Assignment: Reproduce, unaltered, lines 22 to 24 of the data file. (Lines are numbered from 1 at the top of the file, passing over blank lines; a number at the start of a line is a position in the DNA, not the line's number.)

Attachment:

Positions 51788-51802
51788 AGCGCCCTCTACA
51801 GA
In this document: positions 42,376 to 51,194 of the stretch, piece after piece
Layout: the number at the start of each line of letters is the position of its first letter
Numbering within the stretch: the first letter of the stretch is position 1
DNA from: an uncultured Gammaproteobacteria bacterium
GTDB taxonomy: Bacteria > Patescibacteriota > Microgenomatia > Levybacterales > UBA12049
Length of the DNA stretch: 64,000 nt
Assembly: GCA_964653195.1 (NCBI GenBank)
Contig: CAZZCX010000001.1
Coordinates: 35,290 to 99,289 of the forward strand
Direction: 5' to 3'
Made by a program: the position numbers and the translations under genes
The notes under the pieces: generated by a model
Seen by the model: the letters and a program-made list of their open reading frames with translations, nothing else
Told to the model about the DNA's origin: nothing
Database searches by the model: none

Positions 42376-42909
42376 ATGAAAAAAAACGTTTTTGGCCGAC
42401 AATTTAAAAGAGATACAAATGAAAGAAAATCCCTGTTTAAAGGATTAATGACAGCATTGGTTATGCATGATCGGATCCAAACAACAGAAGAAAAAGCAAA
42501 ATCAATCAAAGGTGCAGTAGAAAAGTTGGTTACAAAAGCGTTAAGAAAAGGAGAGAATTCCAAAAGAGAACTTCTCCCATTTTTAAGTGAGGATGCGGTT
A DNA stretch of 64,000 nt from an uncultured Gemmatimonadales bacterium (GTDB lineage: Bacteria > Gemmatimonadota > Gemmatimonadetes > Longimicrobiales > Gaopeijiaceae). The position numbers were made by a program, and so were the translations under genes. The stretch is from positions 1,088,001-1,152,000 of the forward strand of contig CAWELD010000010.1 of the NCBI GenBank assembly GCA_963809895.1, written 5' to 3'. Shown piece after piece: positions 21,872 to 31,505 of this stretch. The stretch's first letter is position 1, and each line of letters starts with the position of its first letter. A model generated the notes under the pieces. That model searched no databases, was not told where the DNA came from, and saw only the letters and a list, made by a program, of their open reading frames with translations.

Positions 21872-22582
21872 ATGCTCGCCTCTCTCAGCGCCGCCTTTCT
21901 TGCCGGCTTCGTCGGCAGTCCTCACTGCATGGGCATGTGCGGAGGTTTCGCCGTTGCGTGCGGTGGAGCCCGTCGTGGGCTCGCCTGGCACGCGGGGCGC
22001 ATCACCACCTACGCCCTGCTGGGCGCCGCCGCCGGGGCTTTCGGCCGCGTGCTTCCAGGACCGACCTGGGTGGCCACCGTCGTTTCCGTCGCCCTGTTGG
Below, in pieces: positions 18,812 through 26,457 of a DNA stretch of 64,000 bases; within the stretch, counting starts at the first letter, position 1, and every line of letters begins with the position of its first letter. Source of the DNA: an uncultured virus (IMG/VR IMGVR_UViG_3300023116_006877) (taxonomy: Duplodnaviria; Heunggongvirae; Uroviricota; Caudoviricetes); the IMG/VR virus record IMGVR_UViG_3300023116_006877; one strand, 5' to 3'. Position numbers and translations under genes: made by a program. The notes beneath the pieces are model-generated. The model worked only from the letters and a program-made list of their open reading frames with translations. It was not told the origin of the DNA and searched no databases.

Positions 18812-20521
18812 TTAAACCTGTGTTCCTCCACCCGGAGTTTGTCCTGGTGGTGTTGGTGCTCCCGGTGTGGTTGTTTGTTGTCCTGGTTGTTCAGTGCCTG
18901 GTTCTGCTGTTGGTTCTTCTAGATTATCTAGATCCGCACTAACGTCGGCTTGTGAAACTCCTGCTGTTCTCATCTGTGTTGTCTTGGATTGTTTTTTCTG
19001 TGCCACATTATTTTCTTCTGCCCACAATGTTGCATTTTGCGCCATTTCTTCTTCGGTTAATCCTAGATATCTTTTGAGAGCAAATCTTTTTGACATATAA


42501 ATCAATCAAAGGTGCAGTAGAAAAGTTGGTTACAAAAGCGTTAAGAAAAGGAGAGAATTCCAAAAGAGAACTTCTCCCATTTTTAAGTGAGGATGCGGTT
A DNA stretch of 64,000 nt from an uncultured Gemmatimonadales bacterium (GTDB lineage: Bacteria > Gemmatimonadota > Gemmatimonadetes > Longimicrobiales > Gaopeijiaceae). The position numbers were made by a program, and so were the translations under genes. The stretch is from positions 1,088,001-1,152,000 of the forward strand of contig CAWELD010000010.1 of the NCBI GenBank assembly GCA_963809895.1, written 5' to 3'. Shown piece after piece: positions 21,872 to 31,505 of this stretch. The stretch's first letter is position 1, and each line of letters starts with the position of its first letter. A model generated the notes under the pieces. That model searched no databases, was not told where the DNA came from, and saw only the letters and a list, made by a program, of their open reading frames with translations.

Positions 21872-22582